New York City Nonprofit Launches Website to Help Consumers Make More Responsible Shopping Decisions

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To help consumers make better informed shopping decisions, Banyan Institute, a nonprofit corporation headquartered in New York City, has launched Kunkelfruit Wiki, the home for free articles about how popular products are made.

To help consumers make better informed shopping decisions, Banyan Institute, a nonprofit corporation headquartered in New York City, has launched Kunkelfruit Wiki, the home for free articles about how popular products are made.

The recent release of Richard Linklater's film Fast Food Nation, based on Eric Schlosser's 2002 book of same name, marks a new crest in public awareness of the broader consequences of consumerism.

It may seem obvious to say that products are not only consumed, but also produced. Yet most product marketing would have consumers believe in the fairy tale that a product arrives in a store, as Benjamin Kunkel puts it in his novel Indecision, "scrubbed, clean, no past, all of its history washed away."

Kunkel's novel describes a magic fruit that grants whoever tastes it the power to see the life history of any product he or she touches. "I thought Kunkel's magic fruit was a great idea," said Sean Miller, head of Banyan Institute, "and that it'd be even better if it really existed. That was the inspiration to start Kunkelfruit Wiki."

In the ongoing effort to move product, marketing tends to focus on what a product will do for the consumer--how its features provide benefits to the consumer, or how the product promises a certain enhanced experience. Kunkelfruit Wiki, along with movies like Fast Food Nation, foster more awareness of not only what a product can do for you, the consumer, but also of how that product effects the community as a whole--as well as the environment.

"Unless consumers demand it," Mr. Miller said, "companies have no real incentive to disclose how they actually make the products they sell." Miller notes that it's just as well for companies to hope and expect that consumers will make purchasing decisions based solely on what products can do for them personally. That way, manufacturers are free to arrange the production of their products in any way they see fit to ensure a competitive advantage--and thus a nice profit.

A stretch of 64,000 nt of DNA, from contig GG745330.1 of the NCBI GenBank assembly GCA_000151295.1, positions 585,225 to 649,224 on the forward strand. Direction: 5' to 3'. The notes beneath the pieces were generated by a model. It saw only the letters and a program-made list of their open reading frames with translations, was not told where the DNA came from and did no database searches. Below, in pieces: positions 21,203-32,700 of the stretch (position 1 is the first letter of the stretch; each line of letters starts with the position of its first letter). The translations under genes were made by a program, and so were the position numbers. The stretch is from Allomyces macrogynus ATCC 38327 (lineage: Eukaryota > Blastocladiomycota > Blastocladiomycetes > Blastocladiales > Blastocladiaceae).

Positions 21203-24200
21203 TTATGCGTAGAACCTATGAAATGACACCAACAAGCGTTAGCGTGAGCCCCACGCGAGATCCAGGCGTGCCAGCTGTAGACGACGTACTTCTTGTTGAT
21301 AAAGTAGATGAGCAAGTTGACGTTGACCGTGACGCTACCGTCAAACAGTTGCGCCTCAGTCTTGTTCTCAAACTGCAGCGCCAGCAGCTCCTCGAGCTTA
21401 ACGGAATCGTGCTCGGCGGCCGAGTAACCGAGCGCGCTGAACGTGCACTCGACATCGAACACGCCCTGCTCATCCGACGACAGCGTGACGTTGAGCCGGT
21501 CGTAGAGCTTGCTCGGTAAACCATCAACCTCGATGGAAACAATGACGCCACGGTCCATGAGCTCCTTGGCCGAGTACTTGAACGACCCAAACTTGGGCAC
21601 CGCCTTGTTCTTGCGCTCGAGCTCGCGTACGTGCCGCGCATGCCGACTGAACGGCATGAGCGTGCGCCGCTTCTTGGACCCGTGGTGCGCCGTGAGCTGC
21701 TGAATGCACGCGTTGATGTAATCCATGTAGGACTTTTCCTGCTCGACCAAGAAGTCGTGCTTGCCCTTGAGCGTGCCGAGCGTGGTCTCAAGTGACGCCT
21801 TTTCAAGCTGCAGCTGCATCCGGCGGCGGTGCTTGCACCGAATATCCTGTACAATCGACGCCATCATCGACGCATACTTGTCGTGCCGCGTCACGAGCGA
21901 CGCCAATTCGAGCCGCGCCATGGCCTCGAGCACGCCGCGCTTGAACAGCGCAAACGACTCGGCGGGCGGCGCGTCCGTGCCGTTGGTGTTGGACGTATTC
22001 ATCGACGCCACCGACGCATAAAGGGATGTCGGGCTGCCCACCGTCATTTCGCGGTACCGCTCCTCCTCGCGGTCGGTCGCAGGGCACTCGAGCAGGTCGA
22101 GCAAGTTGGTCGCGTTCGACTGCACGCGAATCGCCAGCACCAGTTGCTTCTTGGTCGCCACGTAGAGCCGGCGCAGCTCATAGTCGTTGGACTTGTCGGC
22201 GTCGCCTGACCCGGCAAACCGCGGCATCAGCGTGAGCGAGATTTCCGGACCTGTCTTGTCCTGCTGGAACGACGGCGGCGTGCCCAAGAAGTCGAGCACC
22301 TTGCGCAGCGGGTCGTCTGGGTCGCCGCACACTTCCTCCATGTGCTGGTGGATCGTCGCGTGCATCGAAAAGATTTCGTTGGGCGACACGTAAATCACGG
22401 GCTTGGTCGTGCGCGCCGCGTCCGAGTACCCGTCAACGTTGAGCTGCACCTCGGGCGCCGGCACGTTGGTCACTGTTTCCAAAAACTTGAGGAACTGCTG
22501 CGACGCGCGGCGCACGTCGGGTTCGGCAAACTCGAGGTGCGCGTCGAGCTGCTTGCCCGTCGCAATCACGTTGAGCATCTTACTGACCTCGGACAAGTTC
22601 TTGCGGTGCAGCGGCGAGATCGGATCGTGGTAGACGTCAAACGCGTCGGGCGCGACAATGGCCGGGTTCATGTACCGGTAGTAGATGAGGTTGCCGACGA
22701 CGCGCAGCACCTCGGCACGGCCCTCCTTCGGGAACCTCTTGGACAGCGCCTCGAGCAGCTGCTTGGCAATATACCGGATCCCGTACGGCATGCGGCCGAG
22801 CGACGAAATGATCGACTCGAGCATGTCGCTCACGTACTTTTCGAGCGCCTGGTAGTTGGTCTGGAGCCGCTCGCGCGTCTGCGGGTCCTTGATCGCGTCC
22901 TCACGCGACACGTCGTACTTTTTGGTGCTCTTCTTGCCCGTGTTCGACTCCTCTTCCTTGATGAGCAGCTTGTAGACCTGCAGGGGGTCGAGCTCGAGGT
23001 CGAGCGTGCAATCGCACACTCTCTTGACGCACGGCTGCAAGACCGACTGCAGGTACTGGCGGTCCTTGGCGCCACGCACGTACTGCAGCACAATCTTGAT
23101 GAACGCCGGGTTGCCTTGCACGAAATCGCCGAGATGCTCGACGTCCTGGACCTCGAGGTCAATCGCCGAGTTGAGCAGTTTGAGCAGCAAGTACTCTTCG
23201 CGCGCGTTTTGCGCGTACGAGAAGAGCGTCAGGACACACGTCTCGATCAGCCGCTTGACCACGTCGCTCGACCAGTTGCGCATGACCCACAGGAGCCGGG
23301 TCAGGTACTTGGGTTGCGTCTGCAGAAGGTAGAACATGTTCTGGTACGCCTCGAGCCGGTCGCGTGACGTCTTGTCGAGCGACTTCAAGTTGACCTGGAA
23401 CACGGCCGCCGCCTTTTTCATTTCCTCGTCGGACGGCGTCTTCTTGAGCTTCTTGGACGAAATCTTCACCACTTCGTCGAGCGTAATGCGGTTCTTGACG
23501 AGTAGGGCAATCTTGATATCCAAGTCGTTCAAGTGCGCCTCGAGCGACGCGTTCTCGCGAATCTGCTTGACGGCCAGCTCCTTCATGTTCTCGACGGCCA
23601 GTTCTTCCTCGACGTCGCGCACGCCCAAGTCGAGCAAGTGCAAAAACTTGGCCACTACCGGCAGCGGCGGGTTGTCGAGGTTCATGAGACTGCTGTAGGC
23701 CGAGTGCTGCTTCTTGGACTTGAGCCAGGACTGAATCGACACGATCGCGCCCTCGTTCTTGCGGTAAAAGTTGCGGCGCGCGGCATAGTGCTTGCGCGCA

Nevertheless, each and every product does indeed have a history, a history that shows that the product was made by human hands from the fruits of the earth. "A Kunkelfruit article tells the story of a product's journey from raw materials to manufacture to market," said Mr. Miller.

Kunkelfruit Wiki is meant to:

  • help make commerce more open and personal
  • encourage better informed consumers
  • facilitate learning-by-doing investigative journalism

The website is a collaborative project that emphasizes objective reporting -- much in the same way that Wikipedia calls for accuracy in its content. But where Wikipedia asks, "What is it?", Kunkelfruit Wiki asks, "How is it made?" And as an opensource wiki, anyone can write an article or improve an existing one:

  • High school and college students can do homework projects to create articles.
  • Travelers or residents in the country of manufacture can contribute photos and/or videos of the factories and their workers, or of the land -- for example, farms or mines -- from which raw materials are harvested or extracted.
  • Workers can volunteer their own information about the products they make and the companies they work for.

To read current Kunkelfruit articles on:

  • McDonald's Big Mac
  • Nintendo Wii
  • Apple iPod nano
  • Starbucks Tall Nonfat Decaf Latté

visit Kunkelfruit Wiki at http://scriblerus.net/kunkelfruit.

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SEAN MILLER

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